Hewlett-Packard today announced the availability of its Z1 user-serviceable all-in-one PC. Unveiled in February at the HP Global Partnership Conference, the Z1 is said to be the world’s first all-in-one workstation with a 27-inch diagonal display. Hit the jump for more.
Hewlett-Packard on Tuesday announced a bunch of new additions to its workstation portfolio. The reinforcement exercise adds a lot of variety to the company's EliteBook series of mobile workstations with three new models - 8760w, 8560w and 8460w, whereas the Z210 is the only new workstation of the desktop variety.
As much as we like dual-GPU videcoards with more pixel pushing power than most games know what to do with, it's not always fun and games in the graphics card market. There's professional work too, and it's the reason why Nvidia's Quadro line exists. The newest entry to Nvidia's professional graphics line is the Quadro 2000D, which was designed specifically for the medical field.
Service Pack 1 for Windows Server 2008 R2 and Windows 7, which became available through Windows Update on Tuesday, is nothing more than a bundle of security and stability updates. Nevertheless, it does bring a couple of new virtualization technologies. One of those virtualization innovations, RemoteFX delivers a full-fidelity virtual desktop experience, including support for Windows Aero and 3D applications, through GPU virtualization. Both AMD and NVIDIA have now enabled RemoteFX support in their professional graphics cards.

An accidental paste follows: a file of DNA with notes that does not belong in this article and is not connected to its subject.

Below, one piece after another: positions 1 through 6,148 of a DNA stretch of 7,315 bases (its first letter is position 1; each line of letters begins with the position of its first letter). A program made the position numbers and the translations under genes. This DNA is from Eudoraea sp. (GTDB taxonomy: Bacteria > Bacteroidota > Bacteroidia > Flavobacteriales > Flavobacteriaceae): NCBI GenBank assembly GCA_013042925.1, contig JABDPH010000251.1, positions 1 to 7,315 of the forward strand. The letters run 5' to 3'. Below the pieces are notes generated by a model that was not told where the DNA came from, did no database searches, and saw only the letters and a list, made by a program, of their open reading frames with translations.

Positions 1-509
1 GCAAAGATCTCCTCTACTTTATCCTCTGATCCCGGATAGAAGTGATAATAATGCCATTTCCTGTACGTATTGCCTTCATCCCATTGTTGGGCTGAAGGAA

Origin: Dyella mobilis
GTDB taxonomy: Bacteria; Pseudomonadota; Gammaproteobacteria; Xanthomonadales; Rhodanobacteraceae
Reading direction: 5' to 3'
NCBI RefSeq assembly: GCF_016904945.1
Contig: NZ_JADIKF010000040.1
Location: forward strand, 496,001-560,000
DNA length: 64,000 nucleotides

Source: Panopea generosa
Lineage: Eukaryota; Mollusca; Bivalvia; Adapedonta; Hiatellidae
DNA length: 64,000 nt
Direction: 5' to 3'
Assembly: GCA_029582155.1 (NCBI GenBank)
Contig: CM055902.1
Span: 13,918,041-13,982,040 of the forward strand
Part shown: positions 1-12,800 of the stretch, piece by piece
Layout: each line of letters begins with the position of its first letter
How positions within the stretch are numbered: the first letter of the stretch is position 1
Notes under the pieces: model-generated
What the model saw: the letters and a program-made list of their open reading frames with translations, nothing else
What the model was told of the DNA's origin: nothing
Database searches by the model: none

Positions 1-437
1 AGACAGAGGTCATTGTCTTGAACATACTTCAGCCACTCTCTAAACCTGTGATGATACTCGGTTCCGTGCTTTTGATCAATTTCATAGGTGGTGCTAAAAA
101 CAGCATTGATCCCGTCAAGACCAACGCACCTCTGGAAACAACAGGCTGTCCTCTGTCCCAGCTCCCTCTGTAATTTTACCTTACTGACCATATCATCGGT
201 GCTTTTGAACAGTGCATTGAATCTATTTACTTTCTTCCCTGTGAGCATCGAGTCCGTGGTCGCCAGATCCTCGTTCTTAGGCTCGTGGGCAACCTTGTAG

Read on to find out which cards currently offer RemoteFX support.
Hey, they can't all be GeForce GTX 580 caliber cards and dual-GPU Cayman killers (which we're still waiting on), and sometimes you have to cater to the professional crowd as well. That's what Nvidia is doing with the launch of its NVS 300 graphics card, a GPU specifically designed for the enterprise with 25 percent more efficient power utilization when compared to the NVS 295, Nvidia claims.
"The NVS is built for demanding enterprises that require high reliability, improved manageability, and tremendous value," said Jeff Brown, general manager, Professional Solutions Group, Nvidia. "The ability to support legacy and current display types provides an upgrade path without disrupting existing, complex installations."
Nvidia is touting versatile connectivity with the NVS 300. The low-profile card supports single and multi-display setups via the nView Desktop Management software and the built-in Mosaic technology, which allows for taskbar spanning and transparent scaling of any app across up to eight displays.
Nvidia on Monday announced a couple of new additions to its Fermi-based Quadro professional graphics series, including the mid-range Quadro 2000 with 192 CUDA processing cores and the entry-level Quadro 600 with 96 CUDA processing cores.
According to Nvidia, the Quadro 2000 packs 1.5 times the geometry performance of the previous generation Quadro parts, resulting in "dramatically higher performance across leading CAD and DCC applications such as SolidWorks and Autodesk 3ds Max."
The less powerful Quadro 600 is a half-height card boasting the "industry's best performance per watt for applications such as Audodesk AutoCAD 2011," Nvidia says.
Both cards sport 1GB of dedicated graphics memory and include the usual modern-day marketing bullets, including OpenGL 4.1, DirectX 11, Shader Model 5.0, DirectCompute, and OpenCL.
The Quadro 2000 and 600 are available now for $600 and $200, respectively.
Nvidia this week introduced a bunch of new Quadro-series professional videocards spanning from the sub-$100 entry-level solution all the up to the high end that will hit your wallet to the tune of four digits.